As an avid Street Photographer, I have been searching for a Lens that could function as my all-purpose Street Lens. My criteria for this particular Lens would be one which would posses a medium focal range to capture life as it unfolds, whilst retaining the integrity of the scene with no distortion to the final image.
My first venture into finding such a Lens was inspired by Bryan Peterson, the author of "Understanding Exposure". Bryan spoke about his favourite all-purpose "Street Lens", the Nikkor 35 – 70 mm. This Lens was first introduced in the mid-1980s and has become a sort of classic within the short focal range, particularly because of its F .2.8 aperture.
After doing some research, the closest Lens within that focal range which appealed to me is Sigmas 17-70mm f2.8-4 dc macro os hsm.
I am a big fan of Sigma Lenses and I thought I would give this Lens a shot. I have to say, after mounting this Lens on my D90, it felt like a perfect fit. The overall weight and balance on my camera feels absolutely perfect - the next test would be the image quality.
I took the Lens out for a test drive around my local neighbourhood. As we are in Autumn, the light was overcast, in fact, perfect autumn photography conditions. I am absolutely delighted with the image quality generated by this Lens. The images are sharp, crisp with a rich and beautiful colour reproduction. If there's one thing I want to achieve with my photography, is getting my shots perfect in the camera, which means spending less time at the computer post processing. I much rather spend my time either writing or practicing magic.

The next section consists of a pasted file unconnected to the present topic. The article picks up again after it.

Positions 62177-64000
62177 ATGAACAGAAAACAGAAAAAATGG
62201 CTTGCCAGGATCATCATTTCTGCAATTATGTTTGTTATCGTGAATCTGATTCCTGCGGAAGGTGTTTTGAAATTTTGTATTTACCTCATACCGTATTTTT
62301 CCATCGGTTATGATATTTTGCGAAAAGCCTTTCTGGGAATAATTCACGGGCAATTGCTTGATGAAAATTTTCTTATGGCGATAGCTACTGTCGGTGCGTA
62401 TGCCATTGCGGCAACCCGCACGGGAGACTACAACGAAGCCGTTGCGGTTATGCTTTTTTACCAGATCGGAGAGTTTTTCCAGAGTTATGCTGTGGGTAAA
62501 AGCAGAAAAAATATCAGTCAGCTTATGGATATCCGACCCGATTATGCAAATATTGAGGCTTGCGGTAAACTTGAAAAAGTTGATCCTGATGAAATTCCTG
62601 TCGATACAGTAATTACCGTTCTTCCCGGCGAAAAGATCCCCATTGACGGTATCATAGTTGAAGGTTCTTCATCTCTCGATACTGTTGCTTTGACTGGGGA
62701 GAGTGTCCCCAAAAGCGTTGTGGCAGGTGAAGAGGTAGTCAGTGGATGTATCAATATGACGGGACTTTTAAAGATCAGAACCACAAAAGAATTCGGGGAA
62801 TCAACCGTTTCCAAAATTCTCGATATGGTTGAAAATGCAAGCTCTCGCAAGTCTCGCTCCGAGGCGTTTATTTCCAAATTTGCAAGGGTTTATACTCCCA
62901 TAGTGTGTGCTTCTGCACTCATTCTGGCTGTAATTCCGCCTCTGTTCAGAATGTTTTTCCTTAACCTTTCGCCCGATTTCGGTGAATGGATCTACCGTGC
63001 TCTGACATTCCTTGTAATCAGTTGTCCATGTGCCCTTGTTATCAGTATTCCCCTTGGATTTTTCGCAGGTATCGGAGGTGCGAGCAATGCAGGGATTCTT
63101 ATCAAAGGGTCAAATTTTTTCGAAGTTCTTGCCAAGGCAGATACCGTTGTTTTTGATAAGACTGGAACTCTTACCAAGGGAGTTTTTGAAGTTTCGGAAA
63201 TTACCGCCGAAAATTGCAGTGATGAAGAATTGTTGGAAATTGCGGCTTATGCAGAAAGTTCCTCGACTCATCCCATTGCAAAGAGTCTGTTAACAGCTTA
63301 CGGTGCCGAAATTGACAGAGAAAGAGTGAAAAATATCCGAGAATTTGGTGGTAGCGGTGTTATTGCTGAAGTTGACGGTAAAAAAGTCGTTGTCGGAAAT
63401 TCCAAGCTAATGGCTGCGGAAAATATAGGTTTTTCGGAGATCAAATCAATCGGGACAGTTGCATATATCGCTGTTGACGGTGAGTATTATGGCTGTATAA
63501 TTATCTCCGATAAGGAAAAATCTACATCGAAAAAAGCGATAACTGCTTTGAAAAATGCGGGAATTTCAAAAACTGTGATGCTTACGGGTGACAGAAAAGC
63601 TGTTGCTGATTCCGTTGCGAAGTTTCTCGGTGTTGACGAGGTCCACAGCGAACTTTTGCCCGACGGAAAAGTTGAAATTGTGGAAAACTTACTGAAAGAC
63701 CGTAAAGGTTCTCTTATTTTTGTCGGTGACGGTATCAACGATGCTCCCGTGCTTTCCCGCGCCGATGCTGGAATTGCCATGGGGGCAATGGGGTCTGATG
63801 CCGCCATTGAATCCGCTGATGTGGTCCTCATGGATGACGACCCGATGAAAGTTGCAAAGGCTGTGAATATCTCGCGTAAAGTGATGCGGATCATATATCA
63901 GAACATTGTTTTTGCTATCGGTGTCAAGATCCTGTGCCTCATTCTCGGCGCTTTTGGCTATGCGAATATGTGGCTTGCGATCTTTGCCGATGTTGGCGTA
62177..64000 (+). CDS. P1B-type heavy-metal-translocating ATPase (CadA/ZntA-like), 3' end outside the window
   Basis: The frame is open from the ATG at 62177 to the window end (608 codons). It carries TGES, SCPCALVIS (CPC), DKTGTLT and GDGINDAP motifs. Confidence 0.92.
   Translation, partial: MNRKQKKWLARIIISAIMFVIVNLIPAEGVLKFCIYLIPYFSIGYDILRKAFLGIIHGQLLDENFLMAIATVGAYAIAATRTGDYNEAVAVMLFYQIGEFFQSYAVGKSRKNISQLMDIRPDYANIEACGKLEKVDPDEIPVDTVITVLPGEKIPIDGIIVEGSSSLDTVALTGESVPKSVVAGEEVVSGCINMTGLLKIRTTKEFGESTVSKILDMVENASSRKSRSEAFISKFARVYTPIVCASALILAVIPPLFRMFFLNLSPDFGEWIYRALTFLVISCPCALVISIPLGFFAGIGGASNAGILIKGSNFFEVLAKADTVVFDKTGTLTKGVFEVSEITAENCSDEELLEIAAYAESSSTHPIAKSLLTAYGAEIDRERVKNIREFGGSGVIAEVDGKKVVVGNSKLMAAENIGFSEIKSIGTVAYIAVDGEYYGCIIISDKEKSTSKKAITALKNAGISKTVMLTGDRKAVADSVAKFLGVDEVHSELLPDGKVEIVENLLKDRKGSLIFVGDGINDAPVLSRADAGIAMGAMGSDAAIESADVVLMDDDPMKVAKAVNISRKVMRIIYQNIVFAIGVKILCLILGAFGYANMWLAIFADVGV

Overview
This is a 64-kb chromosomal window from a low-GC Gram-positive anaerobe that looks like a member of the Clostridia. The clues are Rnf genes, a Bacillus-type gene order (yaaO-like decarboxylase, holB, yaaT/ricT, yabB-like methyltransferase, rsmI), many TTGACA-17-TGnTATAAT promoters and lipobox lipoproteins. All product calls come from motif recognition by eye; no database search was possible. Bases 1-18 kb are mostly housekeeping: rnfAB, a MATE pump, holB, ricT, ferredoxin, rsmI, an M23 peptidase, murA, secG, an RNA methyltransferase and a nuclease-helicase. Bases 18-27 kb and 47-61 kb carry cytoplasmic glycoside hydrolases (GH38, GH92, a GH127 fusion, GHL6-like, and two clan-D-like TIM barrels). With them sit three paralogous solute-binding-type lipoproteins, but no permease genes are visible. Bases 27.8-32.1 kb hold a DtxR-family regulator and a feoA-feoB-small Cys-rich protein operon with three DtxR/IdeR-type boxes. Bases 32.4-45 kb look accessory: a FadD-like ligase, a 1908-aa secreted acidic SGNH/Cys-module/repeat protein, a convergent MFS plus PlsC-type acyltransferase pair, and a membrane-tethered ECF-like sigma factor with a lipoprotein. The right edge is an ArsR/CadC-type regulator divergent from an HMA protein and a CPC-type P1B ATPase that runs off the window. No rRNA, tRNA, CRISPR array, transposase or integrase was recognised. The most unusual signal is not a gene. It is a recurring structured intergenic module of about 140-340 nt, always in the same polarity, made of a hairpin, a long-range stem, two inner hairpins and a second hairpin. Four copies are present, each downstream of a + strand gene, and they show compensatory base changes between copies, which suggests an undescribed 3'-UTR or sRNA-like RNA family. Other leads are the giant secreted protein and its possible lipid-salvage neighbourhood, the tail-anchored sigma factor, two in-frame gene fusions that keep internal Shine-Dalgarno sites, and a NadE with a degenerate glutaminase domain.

I've added some photographs in the slideshow below so that you can see the quality for yourself. I know very little about how the lens functions inside so I can't tell you very much about the actual mechanism and engineering aspects. All I care about is the context within which I shoot and is there a lens that can help me capture my vision. This Lens ticks all the boxes and will be on my D 90 every time I go out for a street walk - capturing wide-angle vistas, 35mm imagery and up to 70 mm, bringing the action little closer.
©Mike Vincent Photography 2015